Travel

Missoula’s Moment

The city is full of amazing wilderness and a sense of adventure

By Natalie Compagno and Greg Freitas November 1, 2023

The Higgins Street Bridge on a beautiful fall day

This article originally appeared in the September/October 2023 issue of Seattle magazine.

The wagon trail leading from Seattle to Missoula, Mont., is well-traveled. When Missoulians crave the city slicker vibe, they pony up and head west. When Seattleites want to slow things down, they head over the pass to Zootown, as Missoula is affectionately known.

There is a kinship between Seattleites and Missoulians; we love our communities and the nature that surrounds them. The environment, local food, drink, and art, as well as sharing our vibrant culture with others are paramount. We have fortitude, and fight to preserve our unique soul, even as we evolve and mature. For many Seattleites, Missoula is always the perfect fit.

Follow this Missoula roundup for your next vacation rodeo.

The name “Missoula” comes from the Salish name for the Clark Fork River — nmesuletkʷ — which runs through the city. Formed from a glacial lake, the town sits in a narrow valley where the mountains seem to cradle it with invisible hands, while the flowing water moves through its fingers. This picturesque landscape also gives visitors an incredible natural playground. Take a leisurely walk or run the zigzag trail up to the M for a vista view. Autumn brings on a kaleidoscope of orange, gold, and red, showing off why Missoula is called “The Garden City.”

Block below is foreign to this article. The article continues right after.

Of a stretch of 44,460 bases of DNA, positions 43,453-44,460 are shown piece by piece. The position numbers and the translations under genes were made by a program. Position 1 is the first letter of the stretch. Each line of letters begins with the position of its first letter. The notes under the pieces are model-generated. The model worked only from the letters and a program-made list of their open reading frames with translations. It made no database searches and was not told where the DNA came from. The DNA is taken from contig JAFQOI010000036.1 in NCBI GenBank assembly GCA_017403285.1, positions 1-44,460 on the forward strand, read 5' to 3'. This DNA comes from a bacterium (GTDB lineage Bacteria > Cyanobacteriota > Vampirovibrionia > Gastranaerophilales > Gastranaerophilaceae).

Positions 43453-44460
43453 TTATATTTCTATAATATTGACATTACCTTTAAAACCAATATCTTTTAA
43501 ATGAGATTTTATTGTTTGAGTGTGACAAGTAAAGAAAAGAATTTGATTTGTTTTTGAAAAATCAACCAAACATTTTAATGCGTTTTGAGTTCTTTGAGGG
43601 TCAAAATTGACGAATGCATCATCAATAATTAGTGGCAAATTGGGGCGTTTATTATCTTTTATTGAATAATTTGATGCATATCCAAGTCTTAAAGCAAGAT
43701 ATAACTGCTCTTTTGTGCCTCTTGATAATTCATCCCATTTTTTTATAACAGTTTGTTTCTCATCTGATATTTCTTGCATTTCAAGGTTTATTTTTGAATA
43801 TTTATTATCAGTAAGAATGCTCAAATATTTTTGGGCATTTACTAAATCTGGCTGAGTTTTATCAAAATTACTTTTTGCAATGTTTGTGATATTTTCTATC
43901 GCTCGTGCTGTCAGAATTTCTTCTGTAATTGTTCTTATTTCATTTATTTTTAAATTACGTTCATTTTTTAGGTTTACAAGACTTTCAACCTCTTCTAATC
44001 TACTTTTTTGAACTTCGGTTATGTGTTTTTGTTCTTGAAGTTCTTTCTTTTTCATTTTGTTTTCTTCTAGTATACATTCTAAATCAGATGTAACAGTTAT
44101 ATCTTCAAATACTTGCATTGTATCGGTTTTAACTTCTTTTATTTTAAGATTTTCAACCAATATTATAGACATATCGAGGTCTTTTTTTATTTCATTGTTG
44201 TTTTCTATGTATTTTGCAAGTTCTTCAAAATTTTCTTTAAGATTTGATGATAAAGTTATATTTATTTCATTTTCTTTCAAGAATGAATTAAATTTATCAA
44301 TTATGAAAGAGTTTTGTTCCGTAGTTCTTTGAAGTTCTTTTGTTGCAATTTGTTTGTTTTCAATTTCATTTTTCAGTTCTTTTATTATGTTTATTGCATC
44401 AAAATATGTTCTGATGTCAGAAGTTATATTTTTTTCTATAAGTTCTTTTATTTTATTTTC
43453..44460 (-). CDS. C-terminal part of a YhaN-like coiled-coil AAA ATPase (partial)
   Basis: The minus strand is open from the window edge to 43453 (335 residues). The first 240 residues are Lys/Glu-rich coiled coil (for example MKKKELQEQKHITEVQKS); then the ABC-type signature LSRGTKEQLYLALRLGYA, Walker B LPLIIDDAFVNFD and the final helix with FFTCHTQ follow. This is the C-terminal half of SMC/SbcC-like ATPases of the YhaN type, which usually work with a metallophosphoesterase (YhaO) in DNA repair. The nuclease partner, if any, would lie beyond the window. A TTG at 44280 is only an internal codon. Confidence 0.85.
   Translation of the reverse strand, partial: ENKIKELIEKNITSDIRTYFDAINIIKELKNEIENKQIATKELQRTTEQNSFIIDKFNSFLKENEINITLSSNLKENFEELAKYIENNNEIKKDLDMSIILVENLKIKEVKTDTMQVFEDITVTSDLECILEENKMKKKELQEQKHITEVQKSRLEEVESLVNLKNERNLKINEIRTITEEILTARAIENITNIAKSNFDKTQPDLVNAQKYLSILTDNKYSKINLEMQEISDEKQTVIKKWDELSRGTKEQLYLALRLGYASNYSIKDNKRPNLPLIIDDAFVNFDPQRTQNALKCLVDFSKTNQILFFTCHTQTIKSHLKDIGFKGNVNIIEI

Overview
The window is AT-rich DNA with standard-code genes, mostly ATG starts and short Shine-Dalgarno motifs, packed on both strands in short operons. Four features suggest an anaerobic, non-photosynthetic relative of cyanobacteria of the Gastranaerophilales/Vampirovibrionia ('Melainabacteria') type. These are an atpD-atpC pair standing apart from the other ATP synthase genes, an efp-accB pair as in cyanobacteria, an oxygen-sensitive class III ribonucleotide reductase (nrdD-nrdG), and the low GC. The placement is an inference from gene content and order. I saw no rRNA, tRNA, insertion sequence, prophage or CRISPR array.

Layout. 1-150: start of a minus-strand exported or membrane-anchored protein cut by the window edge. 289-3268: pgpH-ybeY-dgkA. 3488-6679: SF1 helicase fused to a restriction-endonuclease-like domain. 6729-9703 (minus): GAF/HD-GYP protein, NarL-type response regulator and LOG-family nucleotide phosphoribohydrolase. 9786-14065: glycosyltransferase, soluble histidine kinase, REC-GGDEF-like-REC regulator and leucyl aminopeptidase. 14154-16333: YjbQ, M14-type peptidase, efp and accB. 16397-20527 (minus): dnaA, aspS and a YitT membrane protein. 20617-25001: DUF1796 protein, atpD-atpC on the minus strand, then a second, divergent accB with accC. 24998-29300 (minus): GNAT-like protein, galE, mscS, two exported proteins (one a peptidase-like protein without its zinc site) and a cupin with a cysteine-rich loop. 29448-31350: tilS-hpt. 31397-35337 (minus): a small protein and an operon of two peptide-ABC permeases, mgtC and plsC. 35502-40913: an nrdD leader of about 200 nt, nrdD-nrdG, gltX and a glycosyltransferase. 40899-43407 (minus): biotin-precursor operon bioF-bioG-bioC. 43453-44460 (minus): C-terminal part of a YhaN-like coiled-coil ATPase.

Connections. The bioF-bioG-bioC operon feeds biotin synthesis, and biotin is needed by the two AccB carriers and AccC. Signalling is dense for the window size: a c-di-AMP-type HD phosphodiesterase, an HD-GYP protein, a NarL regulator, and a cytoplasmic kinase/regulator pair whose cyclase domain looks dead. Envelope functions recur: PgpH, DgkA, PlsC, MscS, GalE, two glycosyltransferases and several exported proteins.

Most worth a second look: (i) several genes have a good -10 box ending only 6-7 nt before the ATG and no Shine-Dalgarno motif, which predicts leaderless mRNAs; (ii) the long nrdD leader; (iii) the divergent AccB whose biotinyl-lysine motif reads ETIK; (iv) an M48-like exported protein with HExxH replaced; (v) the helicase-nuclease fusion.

The Missoula Mercantile has been a trading post and commercial center for decades. A historic building, it has seen everything bought and sold from groceries to farm equipment, and from prom dresses to wagon wheels. It has gone through many transformations, and the newest iteration is the best place in town to get some shut eye.

The Residence Inn Missoula Downtown is Montana at its best, according to one local. It’s western, yet sleek and upscale, all while preserving the history of the building. Request the Mercantile Suite for that vintage feel, with a loft and impressive rounded windows overlooking the city. The indoor pool makes for a refreshing reset after an invigorating day outdoors.

Missoula’s restaurant scene is exploding with new openings while the old faves thrive as well. Ask Missoulians about the restaurant 1889 and their mouths will water as they describe beloved dishes like bone marrow brûlé, tomahawk rib eye, or butter flights with fresh bread. The steakhouse is named for the year of Montana’s statehood, and some locals call it one of the best meals in the country. Mezcal cocktails and tacos are The Camino’s calling card. This is a spicy hangout where people meet for dinner or to mingle. Stave & Hoop speakeasy serves up cocktails and provisions, while Bar Plata mixes trendy libations with even trendier tinned fish snacks.

The Camino is known for its smoky mezcal margaritas

Photo by Rio Harris @riochantel